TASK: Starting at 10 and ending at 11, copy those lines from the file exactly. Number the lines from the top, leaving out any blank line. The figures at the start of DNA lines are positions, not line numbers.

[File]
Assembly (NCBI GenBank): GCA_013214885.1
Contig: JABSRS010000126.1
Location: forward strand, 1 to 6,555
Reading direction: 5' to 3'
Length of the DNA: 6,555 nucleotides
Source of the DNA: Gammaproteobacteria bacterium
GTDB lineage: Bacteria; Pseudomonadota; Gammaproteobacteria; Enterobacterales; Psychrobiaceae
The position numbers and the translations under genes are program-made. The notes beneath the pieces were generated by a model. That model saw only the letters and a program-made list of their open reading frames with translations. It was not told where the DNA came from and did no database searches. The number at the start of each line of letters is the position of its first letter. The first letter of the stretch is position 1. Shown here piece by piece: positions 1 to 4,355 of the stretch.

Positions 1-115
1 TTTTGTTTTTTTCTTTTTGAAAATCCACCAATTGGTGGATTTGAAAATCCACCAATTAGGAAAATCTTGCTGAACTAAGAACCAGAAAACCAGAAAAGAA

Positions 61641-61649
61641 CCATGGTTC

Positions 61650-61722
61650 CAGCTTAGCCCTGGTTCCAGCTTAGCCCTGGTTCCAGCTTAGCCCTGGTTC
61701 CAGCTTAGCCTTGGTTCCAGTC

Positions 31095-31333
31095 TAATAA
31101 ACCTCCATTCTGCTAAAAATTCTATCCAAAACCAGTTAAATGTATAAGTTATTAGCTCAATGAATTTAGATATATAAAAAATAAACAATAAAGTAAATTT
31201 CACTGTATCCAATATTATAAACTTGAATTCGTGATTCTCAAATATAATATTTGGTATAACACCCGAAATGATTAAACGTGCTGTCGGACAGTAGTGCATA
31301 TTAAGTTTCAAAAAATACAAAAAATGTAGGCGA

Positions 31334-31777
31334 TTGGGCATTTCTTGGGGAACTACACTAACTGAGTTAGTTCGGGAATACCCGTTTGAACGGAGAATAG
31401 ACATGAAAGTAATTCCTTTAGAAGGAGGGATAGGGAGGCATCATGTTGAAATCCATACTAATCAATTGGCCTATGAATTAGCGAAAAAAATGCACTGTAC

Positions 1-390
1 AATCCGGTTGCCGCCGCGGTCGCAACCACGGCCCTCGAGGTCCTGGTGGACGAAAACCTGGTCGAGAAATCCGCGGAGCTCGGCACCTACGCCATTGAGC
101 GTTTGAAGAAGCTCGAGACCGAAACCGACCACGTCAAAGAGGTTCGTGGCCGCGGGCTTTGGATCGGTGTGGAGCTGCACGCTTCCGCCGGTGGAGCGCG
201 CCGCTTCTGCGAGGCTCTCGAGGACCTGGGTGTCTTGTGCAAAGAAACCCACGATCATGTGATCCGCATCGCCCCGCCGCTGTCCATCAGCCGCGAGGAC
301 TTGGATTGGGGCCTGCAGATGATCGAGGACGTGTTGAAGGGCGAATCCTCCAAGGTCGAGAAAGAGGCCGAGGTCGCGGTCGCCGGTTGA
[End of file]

1 TTTTGTTTTTTTCTTTTTGAAAATCCACCAATTGGTGGATTTGAAAATCCACCAATTAGGAAAATCTTGCTGAACTAAGAACCAGAAAACCAGAAAAGAA

Positions 61641-61649